"A Clean, Well-Lighted Place" embodies all aspects of Hemingway's melancholic writing style. Several things that make up the story including the characters, the setting, and Hemingway's own beliefs help to define the importance of Ernest Hemingway's "A Clean, Well-Lighted Place", in today's literature. Hemingway's melancholy in "A Clean, Well-Lighted Place" is often likened to that of darkness in well-lit world.
Ernest Hemingway's main characters in "A Clean, Well-Lighted Place" include the deaf, old man and the two restaurant waiters. When carefully reading the story, the reader is aware of the old man's natural disablility of deafness. In comparison to Hemingway's story's inate darkness, writer, Elizabeth Sterling finds that "Even his ears bring him a sort of darkness as they hold out the sounds of the world." (Wall) The old man's solitude is defined by nature and the only thing that can fully cure is illness is the permanent death although the old man tries incesently to do drown himself in whiskey. The two young waiters watch as the old man apparently runs his course night after night. All three share the disease of insomnia, another depiction of darkness in Hemingway's writing. One waiter bears the idea of a normal lifestyle while the other sympathizes with the old man's depressive nightlife.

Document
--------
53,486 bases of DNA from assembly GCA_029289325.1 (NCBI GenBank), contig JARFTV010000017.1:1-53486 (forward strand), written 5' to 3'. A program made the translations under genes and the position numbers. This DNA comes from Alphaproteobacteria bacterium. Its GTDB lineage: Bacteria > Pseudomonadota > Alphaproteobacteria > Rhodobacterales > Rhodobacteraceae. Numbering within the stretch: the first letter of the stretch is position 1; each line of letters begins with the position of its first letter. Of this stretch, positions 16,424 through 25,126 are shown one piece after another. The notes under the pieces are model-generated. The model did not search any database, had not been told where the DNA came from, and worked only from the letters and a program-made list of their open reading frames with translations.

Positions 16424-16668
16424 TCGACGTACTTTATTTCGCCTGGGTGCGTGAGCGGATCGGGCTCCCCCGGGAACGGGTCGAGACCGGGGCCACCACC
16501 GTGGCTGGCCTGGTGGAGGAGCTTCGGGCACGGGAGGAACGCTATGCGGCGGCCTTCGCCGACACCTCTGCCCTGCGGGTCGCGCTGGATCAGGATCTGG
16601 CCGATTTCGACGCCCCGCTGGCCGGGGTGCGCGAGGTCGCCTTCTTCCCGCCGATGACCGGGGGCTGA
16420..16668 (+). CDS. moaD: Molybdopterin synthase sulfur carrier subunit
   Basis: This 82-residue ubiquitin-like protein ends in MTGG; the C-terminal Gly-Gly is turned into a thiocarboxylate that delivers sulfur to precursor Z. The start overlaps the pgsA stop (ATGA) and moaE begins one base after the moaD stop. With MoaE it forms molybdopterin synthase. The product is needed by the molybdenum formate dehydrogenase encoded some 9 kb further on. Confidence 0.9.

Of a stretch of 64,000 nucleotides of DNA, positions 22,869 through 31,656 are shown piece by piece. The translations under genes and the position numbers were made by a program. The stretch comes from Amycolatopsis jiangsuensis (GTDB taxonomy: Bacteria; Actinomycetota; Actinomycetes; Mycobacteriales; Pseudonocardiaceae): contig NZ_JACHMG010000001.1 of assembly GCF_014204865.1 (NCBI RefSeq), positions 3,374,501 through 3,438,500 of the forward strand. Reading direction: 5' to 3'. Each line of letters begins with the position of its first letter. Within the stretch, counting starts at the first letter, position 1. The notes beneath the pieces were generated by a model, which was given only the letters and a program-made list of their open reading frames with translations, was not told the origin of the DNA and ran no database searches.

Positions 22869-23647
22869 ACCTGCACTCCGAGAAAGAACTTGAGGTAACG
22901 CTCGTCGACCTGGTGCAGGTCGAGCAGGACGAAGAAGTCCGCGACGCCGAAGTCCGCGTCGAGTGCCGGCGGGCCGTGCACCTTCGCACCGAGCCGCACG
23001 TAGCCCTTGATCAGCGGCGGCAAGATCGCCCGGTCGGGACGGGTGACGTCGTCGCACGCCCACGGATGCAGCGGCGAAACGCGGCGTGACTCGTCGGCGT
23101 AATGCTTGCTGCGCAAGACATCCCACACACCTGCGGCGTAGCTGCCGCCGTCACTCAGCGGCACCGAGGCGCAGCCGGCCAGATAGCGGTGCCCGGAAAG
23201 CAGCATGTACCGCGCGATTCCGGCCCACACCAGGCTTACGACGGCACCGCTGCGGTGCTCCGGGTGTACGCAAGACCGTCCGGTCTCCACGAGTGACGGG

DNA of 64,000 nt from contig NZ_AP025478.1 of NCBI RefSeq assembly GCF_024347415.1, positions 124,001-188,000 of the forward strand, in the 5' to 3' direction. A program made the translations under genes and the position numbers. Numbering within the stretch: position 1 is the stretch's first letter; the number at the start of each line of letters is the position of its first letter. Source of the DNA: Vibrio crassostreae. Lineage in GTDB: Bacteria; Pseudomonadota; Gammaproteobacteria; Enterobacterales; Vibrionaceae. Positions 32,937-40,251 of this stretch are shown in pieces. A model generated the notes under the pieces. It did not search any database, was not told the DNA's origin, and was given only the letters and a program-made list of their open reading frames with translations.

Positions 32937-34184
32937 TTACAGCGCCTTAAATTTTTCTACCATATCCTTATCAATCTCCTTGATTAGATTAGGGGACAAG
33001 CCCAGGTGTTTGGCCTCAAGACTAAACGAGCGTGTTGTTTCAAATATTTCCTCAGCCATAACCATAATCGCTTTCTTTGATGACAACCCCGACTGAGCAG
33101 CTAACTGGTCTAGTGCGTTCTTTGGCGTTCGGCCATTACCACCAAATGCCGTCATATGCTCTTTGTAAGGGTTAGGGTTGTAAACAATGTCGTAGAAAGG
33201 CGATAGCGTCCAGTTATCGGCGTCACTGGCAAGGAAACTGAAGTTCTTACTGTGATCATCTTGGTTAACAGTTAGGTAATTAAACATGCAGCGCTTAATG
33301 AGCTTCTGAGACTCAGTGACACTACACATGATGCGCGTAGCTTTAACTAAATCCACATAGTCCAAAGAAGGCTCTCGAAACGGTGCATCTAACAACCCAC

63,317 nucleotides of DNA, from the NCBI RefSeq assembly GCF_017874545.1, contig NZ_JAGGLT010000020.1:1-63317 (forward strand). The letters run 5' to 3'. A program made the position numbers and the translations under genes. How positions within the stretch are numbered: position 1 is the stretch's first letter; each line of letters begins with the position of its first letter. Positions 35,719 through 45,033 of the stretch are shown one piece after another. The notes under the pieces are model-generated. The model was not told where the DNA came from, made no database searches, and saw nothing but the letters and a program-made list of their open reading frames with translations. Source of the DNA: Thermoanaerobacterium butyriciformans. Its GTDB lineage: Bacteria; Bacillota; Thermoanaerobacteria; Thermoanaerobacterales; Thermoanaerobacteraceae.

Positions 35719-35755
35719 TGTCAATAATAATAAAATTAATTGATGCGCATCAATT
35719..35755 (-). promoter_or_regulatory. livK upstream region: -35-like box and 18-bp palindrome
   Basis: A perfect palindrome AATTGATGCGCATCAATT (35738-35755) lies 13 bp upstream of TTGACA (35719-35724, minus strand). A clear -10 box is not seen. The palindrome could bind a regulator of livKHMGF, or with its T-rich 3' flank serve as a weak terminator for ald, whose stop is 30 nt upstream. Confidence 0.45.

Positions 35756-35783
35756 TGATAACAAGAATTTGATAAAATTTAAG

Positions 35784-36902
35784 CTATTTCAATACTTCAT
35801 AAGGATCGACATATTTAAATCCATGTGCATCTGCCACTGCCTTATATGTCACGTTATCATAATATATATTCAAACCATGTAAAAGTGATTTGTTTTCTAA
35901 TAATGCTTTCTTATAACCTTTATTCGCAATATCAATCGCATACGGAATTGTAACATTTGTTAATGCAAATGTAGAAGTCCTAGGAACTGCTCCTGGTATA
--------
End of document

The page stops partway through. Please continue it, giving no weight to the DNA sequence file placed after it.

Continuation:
Another place, we can see Hemingway's melancholic state is in his choice of setting. He writes of a small bar in what appears to be Spain by the currency but could just as easily have taken place elsewhere on a lone summer night. His setting gives us the impression that there are other such towns and communities where old men linger until they find a faster way to death. (Willms) The well-lit bodega represents a temporary and incomplete peace in the world. It is a place in which the old man can only reside for a few hours until his daily death, sleep. And thus the cycle continues as the old man suffers from an "unending emptiness without comfort or companionship of man or God.